This mixture was shaken to dissolve at room temperature.
Equal portions of Solutions C and D were mixed thoroughly at room temperature to give the desired coating formulation.
Solutions containing the other compositions listed in Table 1 were prepared in a similar fashion. The wetting agent, when used, was added by using the proper volume of a dilute (0.10%) aqueous solution of the wetting agent. Carbon steel (1010) panels were used for the rust inhibition test. These panels measured 3" x 8" x 0.051" and were cut from steel which had been cold rolled using rolls that yields a surface finish of 6-12 microinches. The panels had been protected from rusting with a vapor phase inhibitor and were used directly as received. The panels were dip-coated in the proper formulation, withdrawn from the solution and allowed to drain dry at room temperature. After standing at room temperature for 24 hours, the panels were placed in the QCT condensing humidity cabinet. The cabinet was operated with the water temperature at 131 F. and vapor temperature at F. Rusting was induced by the moisture which condensed continuously on the panels. The panels were observed daily for the appearance of rust spots and were rated as follows. A perimeter approximately A" wide was excluded from observation. A test surface passed if it contained no more than three dots of rust, no one of which was greater than 1 mm. in diameter. A test surface failed if it contained one or more dots of rust larger than 1 mm. in diameter or if it contained four or more dots of any size. The number of days protection obtained (days with no rust spots appearing) was a measure of product performance.
Table 1 shows the number of days of rust protection afforded to panels which had been coated with the rust inhibiting compositions described.
TABLE 1.--NUMBER OF DAYS OF RUST PROTECTION OBTAINED WITH COATINGS PREPARED WITH ETHYLENE GLYGOL MONO BUTYL ETHER CHROMIUM TRIOXIDE, PHOSPHORIC ACID OR WETTING AGENT AND WATER 1 Commercial syrupy phosphoric acid containing 85-87% HaPO4.
I Two m1. of a 0.1% aqueous solution of nonyiphenoxypoly (ethyleneoxy) ethanol.
8 Ethylene glycol monoisobutyl ether.
As will readily be seen from a study of the above table, placed, after various times of drying at room temperathe panels coated with ethylene glycol monobutyl ether ture or after oven curing from 10-15 minutes at 100 C., and water, i.e., Test No. 1, showed evidence of rusting in in the QCT cabinet for determination of rust protection. less than 1 day and, in fact, in less than 1 hour. The Table 2shows the number of days rust protection obtained panels coated with only chromic acid and water demonwith these coatings prepared with the mono methyl and strated rusting within 1 day. In contrast therefrom, hoW- ethyl ethers of ethylene glycol, the mono methyl, ethyl ever, panels coated with the composition of the instant and butyl ethers of diethylene glycol, and the mono proinvention, i.e., a composition comprising a glycol ether, pyl together with chromium trioxide, and phosphoric acid a chromium compound and water, were protected from or wetting agent. rusting for a period of at least 4 days and in most in- Five to greater than 10 days rust protection was obstances for a substantially longer period. tained with all of these products.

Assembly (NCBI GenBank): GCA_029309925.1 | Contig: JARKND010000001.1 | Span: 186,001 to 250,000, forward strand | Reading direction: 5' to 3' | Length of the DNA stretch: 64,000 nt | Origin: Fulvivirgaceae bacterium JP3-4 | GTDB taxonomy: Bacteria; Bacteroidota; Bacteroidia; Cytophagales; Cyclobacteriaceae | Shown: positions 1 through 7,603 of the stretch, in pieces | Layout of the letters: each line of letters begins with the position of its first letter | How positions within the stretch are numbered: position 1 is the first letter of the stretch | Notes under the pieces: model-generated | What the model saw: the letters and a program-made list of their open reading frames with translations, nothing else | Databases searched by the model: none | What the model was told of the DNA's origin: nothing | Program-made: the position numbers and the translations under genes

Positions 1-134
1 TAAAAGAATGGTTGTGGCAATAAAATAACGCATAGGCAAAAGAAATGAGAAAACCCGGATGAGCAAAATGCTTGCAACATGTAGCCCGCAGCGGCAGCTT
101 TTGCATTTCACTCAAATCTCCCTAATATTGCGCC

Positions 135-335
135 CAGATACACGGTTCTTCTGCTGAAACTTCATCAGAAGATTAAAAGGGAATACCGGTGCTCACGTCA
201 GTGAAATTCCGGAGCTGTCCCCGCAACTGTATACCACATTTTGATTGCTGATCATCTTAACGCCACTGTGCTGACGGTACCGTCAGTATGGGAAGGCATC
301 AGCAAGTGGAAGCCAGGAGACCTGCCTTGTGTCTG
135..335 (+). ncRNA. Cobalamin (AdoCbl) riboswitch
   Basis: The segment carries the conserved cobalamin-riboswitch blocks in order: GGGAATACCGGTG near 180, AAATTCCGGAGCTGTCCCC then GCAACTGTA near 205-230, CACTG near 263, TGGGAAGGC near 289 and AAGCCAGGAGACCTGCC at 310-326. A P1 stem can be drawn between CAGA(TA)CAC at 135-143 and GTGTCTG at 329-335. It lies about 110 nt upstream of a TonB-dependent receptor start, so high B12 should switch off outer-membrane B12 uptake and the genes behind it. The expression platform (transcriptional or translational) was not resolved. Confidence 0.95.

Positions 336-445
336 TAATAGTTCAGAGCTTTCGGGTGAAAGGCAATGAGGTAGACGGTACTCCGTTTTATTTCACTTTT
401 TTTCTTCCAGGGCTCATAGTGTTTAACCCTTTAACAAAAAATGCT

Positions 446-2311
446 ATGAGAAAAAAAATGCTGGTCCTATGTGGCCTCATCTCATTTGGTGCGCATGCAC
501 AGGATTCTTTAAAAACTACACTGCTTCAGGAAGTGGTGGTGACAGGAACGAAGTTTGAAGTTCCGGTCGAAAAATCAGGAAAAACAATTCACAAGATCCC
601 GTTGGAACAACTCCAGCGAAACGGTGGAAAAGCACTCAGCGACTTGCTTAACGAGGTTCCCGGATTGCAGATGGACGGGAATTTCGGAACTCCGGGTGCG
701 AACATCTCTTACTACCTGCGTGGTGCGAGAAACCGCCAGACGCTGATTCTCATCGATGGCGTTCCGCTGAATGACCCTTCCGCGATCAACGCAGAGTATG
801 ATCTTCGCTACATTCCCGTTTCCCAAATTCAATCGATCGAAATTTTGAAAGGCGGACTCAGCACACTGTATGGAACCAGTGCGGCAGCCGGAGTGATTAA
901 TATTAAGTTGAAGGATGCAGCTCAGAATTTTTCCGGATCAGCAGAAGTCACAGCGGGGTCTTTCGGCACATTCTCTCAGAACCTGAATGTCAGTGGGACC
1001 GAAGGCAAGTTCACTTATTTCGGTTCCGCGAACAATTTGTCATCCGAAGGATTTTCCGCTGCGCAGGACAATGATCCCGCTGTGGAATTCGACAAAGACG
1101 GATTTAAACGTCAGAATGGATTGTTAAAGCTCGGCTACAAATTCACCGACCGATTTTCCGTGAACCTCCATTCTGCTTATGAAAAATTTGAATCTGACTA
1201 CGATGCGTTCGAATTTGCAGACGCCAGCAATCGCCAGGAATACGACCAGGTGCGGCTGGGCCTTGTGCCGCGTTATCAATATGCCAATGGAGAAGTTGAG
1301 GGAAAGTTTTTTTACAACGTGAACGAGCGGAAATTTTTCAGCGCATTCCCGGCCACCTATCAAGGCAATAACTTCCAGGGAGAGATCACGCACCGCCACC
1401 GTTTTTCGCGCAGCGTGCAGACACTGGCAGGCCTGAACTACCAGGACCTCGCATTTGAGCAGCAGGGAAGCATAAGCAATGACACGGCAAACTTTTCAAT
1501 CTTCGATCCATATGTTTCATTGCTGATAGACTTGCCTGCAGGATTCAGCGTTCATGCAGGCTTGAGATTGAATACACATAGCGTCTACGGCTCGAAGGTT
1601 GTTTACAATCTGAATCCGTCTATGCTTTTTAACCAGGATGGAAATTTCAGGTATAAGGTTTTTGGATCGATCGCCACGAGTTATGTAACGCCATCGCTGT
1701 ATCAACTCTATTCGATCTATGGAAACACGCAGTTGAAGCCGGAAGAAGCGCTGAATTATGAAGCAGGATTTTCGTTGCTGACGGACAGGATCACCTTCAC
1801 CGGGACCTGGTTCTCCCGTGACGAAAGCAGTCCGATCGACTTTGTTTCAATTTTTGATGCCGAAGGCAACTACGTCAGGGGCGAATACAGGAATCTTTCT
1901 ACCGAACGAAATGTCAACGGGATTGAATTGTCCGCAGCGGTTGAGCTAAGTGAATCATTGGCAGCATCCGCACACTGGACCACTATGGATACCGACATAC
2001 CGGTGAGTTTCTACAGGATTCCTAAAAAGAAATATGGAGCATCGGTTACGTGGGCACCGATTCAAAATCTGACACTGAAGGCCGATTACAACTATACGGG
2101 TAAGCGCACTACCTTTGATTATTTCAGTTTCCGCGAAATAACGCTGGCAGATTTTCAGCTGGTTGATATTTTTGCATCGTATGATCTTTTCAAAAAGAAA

TABLE 2.NUMBER OF DAYS OF RUST PROTECTION IN THE QCT CABINET OBTAINED WITH COATINGS PREPARED WITH DIFFERENT GLYCOL ETHERS, CHROMIUM TRIOXIDE, PHOSPHORIC ACID OR A WETTING AGENT AND WATER Percent compositions of coating formulation Oven dried Air dried panels panels 10-15 Phosmin. at 100 0., Chromium Wetting phoric Hours Days rust days rust Glycol ether, concentration trioxide agent 1 acid Water drying protection protection 5% ethylene glycol mono methyl ether 5 1 89 96 10 10 5% ethylene glycol mono ethyl ether 5 1 89 96 10 10 5% diethylene glycol mono methyl 0 5 1 89 120 10 10 5% diethylene glycol mono ethyl ether. 5 1 89 120 10 10 5% diethylene glycol mono butyl ether-.- 5 1 89 120 10 10 5% propylene glycol mono propyl ether 5 89 120 6 6 20% propylene glycol mono propyl ether 5 74 120 5 10 1 N onylphenoxypoly (ethyleneoxy) ethanol containing 64% ethylene oxide.
EXAMPLE 2 Coating formulations containing glycol ether and EIQKMPLE 4 5.0% chromic trioxide were prepared by adding to a wide Aqueous coating solutions were prepared using chrommouth jar lum trioxlde and the triand tetraethylene glycols listed Grams in Table 3. Panels were air dried for 24, 120, or 168 Ethylene glycol monobutyl ether 50 50 hours and were oven cured for 15 min. at 100 C. The